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I have a sql statement where I'm joining about 4 tables, each with 200K rows. The query runs, but keeps freezing. When I do a join on 3 tables instead, it returns the rows (takes about 10secs). Any suggestion why? suggestions to speed up?

Thanks!

Code

SELECT *
FROM equipment, tiremap, workreference, tirework
WHERE equipment.tiremap = tiremap.`TireID` AND 
      tiremap.`WorkMap` = workreference.`aMap` AND
      workreference.`bMap` = tirework.workmap
LIMIT 5

p.s

and if it helps any, I'm using sql alchemy to generate this code, the sqlalchemy code for this is

query = session.query(equipment, tiremap, workreference, tirework)
query = query.filter(equipment.c.tiremap == tiremap.c.TireID)
query = query.filter(tiremap.c.WorkMap==workreference.c.aMap)
query = query.filter(workreference.c.bMap == tirework.c.workmap)
query = query.limit(5)
query.all()
share|improve this question
    
Is it always the same table that you exclude to get it to work? In other words, can you get it to work with any 3 of the 4 possible tables? Or is it 1 particular table that is always the problem? – MusiGenesis Apr 17 '10 at 1:18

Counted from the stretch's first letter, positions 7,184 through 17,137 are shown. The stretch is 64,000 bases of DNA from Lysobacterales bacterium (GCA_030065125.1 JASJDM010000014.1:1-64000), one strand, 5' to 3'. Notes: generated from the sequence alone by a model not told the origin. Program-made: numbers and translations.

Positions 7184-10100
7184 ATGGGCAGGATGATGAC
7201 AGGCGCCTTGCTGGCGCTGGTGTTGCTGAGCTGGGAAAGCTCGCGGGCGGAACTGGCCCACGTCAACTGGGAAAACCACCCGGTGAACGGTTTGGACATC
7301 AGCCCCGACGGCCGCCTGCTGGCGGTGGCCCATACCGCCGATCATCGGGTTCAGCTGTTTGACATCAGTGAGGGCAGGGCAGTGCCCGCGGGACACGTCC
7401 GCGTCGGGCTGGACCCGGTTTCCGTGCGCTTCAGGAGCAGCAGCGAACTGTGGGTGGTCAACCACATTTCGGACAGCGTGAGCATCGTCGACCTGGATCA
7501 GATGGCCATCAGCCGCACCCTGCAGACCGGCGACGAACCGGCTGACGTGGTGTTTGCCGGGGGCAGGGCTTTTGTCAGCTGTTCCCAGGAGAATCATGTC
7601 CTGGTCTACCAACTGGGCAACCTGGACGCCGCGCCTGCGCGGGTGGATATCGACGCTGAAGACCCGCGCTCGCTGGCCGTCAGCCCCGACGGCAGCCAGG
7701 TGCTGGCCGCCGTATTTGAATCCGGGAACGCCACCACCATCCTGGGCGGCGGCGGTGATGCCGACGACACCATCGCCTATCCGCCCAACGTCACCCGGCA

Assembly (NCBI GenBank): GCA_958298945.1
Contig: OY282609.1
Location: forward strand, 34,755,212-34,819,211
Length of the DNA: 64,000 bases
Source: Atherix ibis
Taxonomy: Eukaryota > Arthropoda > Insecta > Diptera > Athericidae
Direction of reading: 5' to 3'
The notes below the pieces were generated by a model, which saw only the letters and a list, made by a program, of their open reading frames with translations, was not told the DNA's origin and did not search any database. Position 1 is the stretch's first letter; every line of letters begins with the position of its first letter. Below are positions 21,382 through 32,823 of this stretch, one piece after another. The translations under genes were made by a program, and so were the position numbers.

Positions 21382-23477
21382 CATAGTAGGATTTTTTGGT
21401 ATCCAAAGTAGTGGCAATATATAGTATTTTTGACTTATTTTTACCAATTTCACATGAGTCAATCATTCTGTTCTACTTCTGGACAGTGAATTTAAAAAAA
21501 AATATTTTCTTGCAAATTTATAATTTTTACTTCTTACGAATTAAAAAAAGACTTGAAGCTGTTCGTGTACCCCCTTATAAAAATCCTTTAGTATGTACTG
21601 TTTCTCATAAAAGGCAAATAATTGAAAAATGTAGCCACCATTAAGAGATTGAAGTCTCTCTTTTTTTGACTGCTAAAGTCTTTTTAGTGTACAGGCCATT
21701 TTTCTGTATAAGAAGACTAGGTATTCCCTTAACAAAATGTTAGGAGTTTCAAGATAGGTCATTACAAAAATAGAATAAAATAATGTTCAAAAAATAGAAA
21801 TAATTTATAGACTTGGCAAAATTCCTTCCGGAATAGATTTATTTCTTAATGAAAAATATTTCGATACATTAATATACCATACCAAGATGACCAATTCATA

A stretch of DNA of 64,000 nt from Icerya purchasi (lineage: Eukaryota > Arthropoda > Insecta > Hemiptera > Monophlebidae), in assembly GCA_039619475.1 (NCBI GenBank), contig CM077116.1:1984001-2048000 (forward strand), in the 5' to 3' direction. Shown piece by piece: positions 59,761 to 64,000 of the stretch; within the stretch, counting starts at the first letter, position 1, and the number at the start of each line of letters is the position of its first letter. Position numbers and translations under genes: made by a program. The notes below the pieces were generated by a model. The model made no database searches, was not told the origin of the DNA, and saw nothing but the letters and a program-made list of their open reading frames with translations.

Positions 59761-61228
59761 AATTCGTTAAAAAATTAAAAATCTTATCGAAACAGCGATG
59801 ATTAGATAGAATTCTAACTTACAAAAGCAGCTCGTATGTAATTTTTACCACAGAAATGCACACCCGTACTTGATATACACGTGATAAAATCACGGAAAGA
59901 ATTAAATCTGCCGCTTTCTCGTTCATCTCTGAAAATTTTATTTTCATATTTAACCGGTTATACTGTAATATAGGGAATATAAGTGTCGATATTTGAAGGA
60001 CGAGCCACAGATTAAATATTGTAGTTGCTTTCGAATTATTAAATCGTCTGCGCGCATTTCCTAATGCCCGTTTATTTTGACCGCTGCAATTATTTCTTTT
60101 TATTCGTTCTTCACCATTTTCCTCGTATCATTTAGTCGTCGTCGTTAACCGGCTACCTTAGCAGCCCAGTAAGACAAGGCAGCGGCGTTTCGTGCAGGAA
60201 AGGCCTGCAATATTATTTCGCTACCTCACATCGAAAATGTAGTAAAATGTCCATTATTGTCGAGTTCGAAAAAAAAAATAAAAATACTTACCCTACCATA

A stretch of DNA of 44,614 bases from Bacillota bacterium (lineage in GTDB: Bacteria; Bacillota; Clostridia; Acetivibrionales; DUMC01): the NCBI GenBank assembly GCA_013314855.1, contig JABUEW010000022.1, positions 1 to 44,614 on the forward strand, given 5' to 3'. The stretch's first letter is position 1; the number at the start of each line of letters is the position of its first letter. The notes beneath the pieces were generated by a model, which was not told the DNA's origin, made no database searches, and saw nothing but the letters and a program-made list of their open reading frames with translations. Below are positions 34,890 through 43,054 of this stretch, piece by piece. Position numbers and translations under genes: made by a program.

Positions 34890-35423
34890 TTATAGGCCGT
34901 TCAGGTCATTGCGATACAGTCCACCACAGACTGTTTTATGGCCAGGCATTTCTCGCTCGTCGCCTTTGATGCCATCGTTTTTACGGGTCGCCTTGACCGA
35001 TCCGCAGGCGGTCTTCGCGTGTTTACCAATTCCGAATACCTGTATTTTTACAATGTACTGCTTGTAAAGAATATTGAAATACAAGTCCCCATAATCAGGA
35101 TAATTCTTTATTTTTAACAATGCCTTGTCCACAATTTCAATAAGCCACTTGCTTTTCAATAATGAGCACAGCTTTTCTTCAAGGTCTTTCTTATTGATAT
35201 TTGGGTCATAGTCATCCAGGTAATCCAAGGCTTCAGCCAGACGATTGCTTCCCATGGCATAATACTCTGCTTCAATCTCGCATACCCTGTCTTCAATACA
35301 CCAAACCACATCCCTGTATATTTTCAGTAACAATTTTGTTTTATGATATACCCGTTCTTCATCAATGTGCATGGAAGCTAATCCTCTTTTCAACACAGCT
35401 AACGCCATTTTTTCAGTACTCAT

Have you run this through EXPLAIN to see what it's doing? That should have been your first step. – ryeguy Apr 17 '10 at 1:20
    
@MusiGenesis , I was able to run the sql at a decent speed for the first 3 tables, but once I start joining with tirework, it seems to freeze up and never respond, what do you think is the problem? – colorfulgrayscale Apr 17 '10 at 2:29
up vote 5 down vote accepted

Make sure you have indexes on:

  • equipment (tiremap)
  • tiremap (TireID)
  • tiremap (WorkMap)
  • workreference (aMap)
  • workreference (bMap)
  • tirework (workmap)

Edit: I guess I should provide some context to that for completeness.

The SQL optimizer looks at a statement, parses it and then determines an execution plan for it based on the query, the tables referenced and available indexes. If you do SELECT * FROM tab1 then it'll do a full table scan of tab1 because there's no other way to execute that.

If you do SELECT * FROM person WHERE lastname LIKE 'V%' and you have a million records, it will be slow to interrogate every row but if lastname is indexed it's much more efficient.